Quick Format vs Regular Format?

A few days ago a friend asked me what the difference was between performing a quick format and a regular format. First thing I should mention here is that we are talking about used drives, so ‘reformat’ is probably the more precise term. Anyway, technology is not my forte by any means but I relayed what I knew in layman’s terms which satisfied my friend, but also made me realize my own understanding of the processes was pretty limited. So I decided to research the subject and expand my knowledge in this area.

First thing I noticed; there is a heck of a lot of misunderstanding and misconception about what actually happens during a reformat; much of which can be attributed to changes Microsoft adopted for Vista. Pre Vista operating systems, including XP, handle the Quick Format in much the same manner but the Regular Format changed in Vista and those changes carried through to Windows 7.

Unfortunately, many sources are still quoting the older information relevant to XP, even though they are discussing Vista/Win7. This, of course, not only confuses the issue but also makes it pretty difficult to get a handle on. After much research, this is what I have come up with:

Quick Format:

Does not actually overwrite, delete or erase any existing data. A Quick Format simply creates a new master file table (MFT),  which subsequently renders any existing data unreadable/inaccessible. The MFT lets the system know where files are on the disk, sort of like the index section of a book, because the new MFT doesn’t reference existing files they cannot be accessed. All the existing files are still there and can be quite easily resurrected using fairly basic data recovery software.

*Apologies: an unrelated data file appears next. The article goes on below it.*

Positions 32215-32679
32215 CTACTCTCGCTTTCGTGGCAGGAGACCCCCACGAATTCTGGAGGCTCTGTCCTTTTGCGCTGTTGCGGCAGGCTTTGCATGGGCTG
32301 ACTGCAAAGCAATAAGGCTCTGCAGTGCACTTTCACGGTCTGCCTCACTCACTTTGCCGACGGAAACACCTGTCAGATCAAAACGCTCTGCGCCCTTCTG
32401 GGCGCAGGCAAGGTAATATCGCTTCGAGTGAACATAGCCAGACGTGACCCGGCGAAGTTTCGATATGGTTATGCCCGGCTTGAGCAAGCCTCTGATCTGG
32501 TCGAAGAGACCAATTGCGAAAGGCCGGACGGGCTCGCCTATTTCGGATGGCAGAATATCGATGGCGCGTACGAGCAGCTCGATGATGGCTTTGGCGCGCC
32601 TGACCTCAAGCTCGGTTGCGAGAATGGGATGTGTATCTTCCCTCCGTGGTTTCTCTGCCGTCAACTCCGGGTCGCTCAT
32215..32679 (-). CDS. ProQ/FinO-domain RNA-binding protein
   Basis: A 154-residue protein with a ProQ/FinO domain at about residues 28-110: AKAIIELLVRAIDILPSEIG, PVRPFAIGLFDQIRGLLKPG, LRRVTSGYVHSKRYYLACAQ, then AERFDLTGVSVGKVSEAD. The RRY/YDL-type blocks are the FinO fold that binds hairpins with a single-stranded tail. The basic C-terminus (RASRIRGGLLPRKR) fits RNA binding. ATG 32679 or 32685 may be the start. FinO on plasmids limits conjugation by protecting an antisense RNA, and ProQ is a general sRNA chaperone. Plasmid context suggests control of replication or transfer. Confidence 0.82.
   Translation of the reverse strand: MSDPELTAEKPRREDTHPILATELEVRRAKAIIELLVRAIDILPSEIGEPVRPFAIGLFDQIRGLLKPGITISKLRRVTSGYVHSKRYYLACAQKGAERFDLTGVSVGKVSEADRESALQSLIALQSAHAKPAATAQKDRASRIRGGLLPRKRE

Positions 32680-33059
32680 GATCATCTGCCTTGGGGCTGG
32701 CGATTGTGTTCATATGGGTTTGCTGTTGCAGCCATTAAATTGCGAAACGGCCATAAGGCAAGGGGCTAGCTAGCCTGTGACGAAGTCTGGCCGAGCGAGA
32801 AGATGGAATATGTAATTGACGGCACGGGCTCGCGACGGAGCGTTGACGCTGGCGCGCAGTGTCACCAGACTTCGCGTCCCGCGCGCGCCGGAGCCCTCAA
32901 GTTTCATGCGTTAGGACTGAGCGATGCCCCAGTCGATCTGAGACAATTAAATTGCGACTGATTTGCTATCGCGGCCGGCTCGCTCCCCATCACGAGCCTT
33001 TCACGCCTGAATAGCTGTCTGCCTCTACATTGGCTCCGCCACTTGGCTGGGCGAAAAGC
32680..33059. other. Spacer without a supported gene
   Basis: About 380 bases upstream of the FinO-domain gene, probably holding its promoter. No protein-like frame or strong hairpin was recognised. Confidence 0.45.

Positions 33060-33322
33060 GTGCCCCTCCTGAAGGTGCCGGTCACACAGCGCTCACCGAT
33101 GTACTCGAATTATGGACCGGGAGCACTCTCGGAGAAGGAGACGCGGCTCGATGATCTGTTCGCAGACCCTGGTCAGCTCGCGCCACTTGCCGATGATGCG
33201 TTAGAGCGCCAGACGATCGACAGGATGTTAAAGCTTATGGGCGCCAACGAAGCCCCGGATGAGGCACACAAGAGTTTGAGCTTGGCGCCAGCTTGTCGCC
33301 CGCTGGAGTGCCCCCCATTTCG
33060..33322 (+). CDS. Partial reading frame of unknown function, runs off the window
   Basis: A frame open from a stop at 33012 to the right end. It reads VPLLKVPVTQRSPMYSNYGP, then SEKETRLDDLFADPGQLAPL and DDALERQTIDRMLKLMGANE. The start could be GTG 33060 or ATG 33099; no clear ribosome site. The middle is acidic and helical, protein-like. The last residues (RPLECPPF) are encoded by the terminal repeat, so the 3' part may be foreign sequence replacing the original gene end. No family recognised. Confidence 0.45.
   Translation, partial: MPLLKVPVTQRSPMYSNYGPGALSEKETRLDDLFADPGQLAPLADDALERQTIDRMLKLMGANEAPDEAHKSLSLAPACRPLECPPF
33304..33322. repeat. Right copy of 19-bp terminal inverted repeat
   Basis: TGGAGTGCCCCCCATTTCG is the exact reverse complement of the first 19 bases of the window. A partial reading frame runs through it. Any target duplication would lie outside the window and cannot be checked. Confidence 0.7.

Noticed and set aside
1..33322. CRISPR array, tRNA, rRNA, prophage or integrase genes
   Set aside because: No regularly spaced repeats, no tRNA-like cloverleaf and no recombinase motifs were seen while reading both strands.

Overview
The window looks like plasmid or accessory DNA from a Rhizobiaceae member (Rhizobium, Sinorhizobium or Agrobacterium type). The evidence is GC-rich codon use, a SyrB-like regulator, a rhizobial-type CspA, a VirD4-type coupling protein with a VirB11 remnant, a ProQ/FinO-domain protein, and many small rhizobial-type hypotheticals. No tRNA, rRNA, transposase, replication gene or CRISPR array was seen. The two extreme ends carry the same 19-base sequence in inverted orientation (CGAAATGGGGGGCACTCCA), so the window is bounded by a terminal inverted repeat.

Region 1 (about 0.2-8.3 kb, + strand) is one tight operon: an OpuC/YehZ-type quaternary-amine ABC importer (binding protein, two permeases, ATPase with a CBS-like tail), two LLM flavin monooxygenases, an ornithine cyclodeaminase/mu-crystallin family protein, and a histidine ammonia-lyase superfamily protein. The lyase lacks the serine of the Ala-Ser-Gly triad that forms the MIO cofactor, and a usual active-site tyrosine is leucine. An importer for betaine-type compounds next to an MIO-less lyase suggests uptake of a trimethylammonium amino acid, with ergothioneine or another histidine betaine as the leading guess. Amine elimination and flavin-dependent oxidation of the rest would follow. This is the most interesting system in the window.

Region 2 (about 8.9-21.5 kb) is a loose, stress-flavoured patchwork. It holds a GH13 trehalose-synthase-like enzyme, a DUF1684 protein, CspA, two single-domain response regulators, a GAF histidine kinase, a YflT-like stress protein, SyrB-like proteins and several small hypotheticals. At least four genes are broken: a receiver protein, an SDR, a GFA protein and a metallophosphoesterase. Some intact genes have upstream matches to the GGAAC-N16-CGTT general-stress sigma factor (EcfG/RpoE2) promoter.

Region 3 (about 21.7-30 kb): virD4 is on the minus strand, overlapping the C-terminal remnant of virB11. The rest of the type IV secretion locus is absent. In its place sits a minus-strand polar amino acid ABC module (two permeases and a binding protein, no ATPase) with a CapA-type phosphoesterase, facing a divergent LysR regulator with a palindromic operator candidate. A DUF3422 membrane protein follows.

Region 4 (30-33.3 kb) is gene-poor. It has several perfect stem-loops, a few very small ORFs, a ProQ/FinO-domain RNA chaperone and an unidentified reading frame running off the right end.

Regular Format:

Pre Vista: Is exactly the same as the Quick Format except it also checks the drive for any bad sectors (same as running chkdsk /r). Existing data is not overwritten or erased and the extra time involved is totally taken up by the disk checking function.

Vista & Windows 7: Actually performs a rewrite pass over the entire drive. This adds a level of security to the process and provides a cleaner starting point for fresh data.

*Please be aware that the Regular Format’s one pass rewrite is adequate for disks which are being retained/re-used but definitely not secure enough for disposal. If you are passing a hard drive on, you will need to use software which performs multiple rewrite passes in order to render the data pretty much unrecoverable. In fact, if you are discarding a hard drive altogether, then I would suggest smashing the heck out it with a hammer first…very secure and great fun too!!

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About the Author

Jim Hillier

Jim is the resident freeware aficionado at DCT. A computer veteran with 30+ years experience who first started writing about computers and tech back in the days when freeware was actually free. His first computer was a TRS-80 in the 1980s, he progressed through the Commodore series of computers before moving to PCs in the 1990s. Now retired (aka an old geezer), Jim retains his passion for all things tech and still enjoys building and repairing computers for a select clientele... as well as writing for DCT, of course.

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